A sample population of Australia's young adults were part of the study to determine their drinking behavior as conducted by the RMIT University. The study aimed to identify the role of alcohol in today's society and possible alternatives to the social activity. The study revealed that there are generally four types of drinking.

The initiator type comprised of 40 percent of those surveyed. This type is classified with the "life of the party" behavior. Some specific personality traits are identified as drinkers who like to be an expert on alcohol brands and know which places are best to drink and love to drink to let loose with spontaneity.

The moderator type is a more well-adjusted type of drinker who are made up 26 percent of the survey. Particular behaviors exhibited by this type are assertion that one can finish a drink or two then just say no. They are more self sufficient and rarely need help in alcohol-induced situations and most likely observed drinking at home.

The follower types are adherent drinkers who cannot control their drinking. The outstanding qualities of this type of drinkers are more prone to drink at home with friends and family, can be influenced by social, cultural and peer pressures with regard to drinking and generally more easy going than the initiator type. This type involved 13 percent of those surveyed.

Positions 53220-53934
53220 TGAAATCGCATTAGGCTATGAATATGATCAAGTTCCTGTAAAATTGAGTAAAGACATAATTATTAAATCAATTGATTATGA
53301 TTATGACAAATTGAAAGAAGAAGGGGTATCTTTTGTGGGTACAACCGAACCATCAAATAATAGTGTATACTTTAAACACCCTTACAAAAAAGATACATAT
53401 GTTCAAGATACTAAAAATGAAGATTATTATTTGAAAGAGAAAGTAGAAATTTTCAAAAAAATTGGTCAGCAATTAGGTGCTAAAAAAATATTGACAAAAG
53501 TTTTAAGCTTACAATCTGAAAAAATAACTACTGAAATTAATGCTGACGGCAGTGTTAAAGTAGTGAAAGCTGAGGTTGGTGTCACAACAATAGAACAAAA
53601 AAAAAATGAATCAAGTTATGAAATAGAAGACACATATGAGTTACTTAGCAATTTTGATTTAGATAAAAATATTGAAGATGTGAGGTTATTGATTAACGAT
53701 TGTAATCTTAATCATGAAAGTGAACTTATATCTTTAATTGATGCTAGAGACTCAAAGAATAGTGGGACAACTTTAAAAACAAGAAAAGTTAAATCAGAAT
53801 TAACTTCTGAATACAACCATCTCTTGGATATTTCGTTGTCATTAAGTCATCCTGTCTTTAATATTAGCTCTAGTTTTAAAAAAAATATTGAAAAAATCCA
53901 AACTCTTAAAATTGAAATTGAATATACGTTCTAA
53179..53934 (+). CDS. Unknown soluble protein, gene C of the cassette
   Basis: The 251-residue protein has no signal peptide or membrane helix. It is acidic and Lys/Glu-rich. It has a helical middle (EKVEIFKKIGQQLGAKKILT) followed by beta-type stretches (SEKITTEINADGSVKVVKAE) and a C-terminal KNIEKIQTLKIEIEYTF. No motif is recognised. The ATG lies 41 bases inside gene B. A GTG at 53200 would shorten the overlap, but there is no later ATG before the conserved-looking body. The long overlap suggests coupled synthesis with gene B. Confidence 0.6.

The last type of drinker is the protector. This type of drinker is usually the designated driver looking out for others when socializing, have no problem saying no to alcohol and are controlled with their actions. This type comprised 21 percent of those who surveyed.

Such observations show us that there are new conversations that should be looked into with regard to alcohol drinking. There is a shift to looking at drinking as a cultural and collective choice as opposed to blaming the individual.

The research was funded by VicHealth and led by RMIT's Associate Professor Mike Reid. It was undertaken in two parts - an in depth interview with a community of drinkers online and a survey of 2,500 Victorians. Hopefully, it can shed new light as to why excessive drinking is becoming more prevalent in today's Australian society.